The state of the Northeast Atlantic fisheries in recent years has highlighted - plementation as the Achilles heel of modern fisheries management: discards and unreported or misreported landings are in many cases recognised to effectively subvert sound conservation goals. Social science literature on fisheries mana- ment has tended to regard the implementation of resource conservation policies mainly as a question of effective enforcement. This literature regards surveillance and penalty as the key mechanism through which fishermen keep to catch restr- tions and loyally report their catches. This book emerged because several years of research on fishermen’s compliance had made us uneasy about this rather narrow approach to the problem of implementation. This uneasiness motivated us to widen the approach to the question of implementing conservation policies in the fisheries. Taking Norway as an example, its fishing fleet consists of some 7,000 vessels spread along a coastline of more than 20,000 km, populated by less than 5 million people. The idea of ensuring desirable behaviour through surveillance and - forcement alone is almost absurd in such a context, as the task is impossible by any reasonable means. The Norwegian implementation system has thus had to rely heavily on the incentives provided by the rules and legitimacy created through a century of state/industry collaboration. Different coastal states face very different conditions in terms of solving typical implementation problems such as discards and misreporting.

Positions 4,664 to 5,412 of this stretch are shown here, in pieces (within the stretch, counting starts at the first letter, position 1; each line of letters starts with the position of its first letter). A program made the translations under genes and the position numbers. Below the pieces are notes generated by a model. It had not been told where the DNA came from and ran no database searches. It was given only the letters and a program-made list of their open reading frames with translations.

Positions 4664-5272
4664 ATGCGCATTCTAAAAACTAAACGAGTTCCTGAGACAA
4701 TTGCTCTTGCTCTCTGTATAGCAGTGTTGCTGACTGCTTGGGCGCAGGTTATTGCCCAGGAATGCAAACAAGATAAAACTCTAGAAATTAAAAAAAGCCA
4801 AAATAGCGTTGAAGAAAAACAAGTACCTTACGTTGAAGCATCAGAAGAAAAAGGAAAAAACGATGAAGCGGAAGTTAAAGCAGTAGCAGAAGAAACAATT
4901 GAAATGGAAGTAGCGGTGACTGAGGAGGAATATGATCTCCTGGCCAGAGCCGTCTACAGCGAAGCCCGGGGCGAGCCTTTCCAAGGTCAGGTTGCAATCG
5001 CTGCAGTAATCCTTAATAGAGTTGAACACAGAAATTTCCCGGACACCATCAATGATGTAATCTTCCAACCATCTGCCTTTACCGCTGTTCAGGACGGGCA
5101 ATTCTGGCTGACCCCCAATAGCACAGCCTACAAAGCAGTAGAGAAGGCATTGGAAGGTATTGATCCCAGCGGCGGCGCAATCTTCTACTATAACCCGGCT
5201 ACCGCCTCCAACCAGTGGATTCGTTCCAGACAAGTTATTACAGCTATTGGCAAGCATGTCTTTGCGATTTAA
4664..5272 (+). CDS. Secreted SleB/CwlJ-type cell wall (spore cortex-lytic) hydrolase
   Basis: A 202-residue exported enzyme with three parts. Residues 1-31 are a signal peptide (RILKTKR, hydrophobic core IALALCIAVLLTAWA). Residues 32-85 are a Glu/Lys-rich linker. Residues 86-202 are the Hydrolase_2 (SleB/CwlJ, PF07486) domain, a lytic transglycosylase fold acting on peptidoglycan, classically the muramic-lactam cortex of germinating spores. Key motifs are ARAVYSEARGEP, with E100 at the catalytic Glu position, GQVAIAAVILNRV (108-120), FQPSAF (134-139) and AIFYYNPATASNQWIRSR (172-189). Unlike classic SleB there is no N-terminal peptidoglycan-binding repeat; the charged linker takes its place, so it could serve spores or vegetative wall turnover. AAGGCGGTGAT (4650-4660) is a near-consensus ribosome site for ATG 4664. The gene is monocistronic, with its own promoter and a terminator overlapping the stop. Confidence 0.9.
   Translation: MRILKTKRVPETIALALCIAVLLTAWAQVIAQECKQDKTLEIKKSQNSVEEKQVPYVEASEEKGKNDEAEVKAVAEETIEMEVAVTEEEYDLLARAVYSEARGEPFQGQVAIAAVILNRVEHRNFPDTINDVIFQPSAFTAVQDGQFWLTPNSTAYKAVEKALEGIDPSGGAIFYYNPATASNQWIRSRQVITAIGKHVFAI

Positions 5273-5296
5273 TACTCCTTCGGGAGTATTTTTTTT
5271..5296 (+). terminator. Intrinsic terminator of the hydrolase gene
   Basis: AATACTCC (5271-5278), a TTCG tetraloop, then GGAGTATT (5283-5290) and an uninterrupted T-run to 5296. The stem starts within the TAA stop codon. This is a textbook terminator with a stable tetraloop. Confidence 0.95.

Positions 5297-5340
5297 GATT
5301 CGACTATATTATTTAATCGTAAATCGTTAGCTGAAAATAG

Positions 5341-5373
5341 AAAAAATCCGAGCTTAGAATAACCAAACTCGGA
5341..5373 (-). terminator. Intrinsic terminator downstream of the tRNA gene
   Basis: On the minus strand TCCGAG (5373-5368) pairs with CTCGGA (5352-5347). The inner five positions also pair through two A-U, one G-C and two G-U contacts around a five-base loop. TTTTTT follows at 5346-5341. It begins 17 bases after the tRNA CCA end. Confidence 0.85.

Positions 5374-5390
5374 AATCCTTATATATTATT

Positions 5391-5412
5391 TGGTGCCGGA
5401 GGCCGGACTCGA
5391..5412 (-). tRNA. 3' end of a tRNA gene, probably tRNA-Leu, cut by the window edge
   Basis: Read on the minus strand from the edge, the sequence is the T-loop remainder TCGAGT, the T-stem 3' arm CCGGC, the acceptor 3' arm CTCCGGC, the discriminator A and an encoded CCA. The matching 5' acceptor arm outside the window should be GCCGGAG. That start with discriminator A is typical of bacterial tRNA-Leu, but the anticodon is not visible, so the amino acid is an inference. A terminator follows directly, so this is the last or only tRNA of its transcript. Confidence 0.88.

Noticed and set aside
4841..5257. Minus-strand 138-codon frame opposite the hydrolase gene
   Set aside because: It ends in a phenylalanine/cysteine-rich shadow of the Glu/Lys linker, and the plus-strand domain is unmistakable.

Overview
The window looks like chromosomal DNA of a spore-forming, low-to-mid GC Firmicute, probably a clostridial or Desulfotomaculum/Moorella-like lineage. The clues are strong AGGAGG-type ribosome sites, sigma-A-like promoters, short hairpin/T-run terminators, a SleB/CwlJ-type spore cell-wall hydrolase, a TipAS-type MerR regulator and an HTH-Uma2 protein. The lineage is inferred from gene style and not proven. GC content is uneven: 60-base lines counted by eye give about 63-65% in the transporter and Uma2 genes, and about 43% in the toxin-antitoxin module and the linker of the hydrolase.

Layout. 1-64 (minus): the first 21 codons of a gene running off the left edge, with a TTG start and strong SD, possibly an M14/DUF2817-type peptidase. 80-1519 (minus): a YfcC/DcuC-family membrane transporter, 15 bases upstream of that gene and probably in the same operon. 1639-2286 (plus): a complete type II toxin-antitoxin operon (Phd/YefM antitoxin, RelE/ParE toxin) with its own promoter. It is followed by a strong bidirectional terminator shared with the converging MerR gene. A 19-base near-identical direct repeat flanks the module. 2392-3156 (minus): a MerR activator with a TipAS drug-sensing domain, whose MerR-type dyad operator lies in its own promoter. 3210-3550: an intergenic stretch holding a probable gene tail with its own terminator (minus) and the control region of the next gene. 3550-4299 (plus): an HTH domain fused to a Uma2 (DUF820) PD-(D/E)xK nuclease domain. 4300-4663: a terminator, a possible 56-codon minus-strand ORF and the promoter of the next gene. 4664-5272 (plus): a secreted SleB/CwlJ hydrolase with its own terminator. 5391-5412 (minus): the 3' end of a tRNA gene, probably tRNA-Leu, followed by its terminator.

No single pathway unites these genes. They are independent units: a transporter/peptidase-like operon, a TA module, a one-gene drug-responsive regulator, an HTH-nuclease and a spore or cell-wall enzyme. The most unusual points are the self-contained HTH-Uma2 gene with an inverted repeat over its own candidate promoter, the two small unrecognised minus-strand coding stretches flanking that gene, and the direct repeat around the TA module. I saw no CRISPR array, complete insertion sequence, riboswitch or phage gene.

|Author||Stig S. Gezelius|
|Publisher||Springer Science & Business Media|
|Rating||4/5 (81 users)|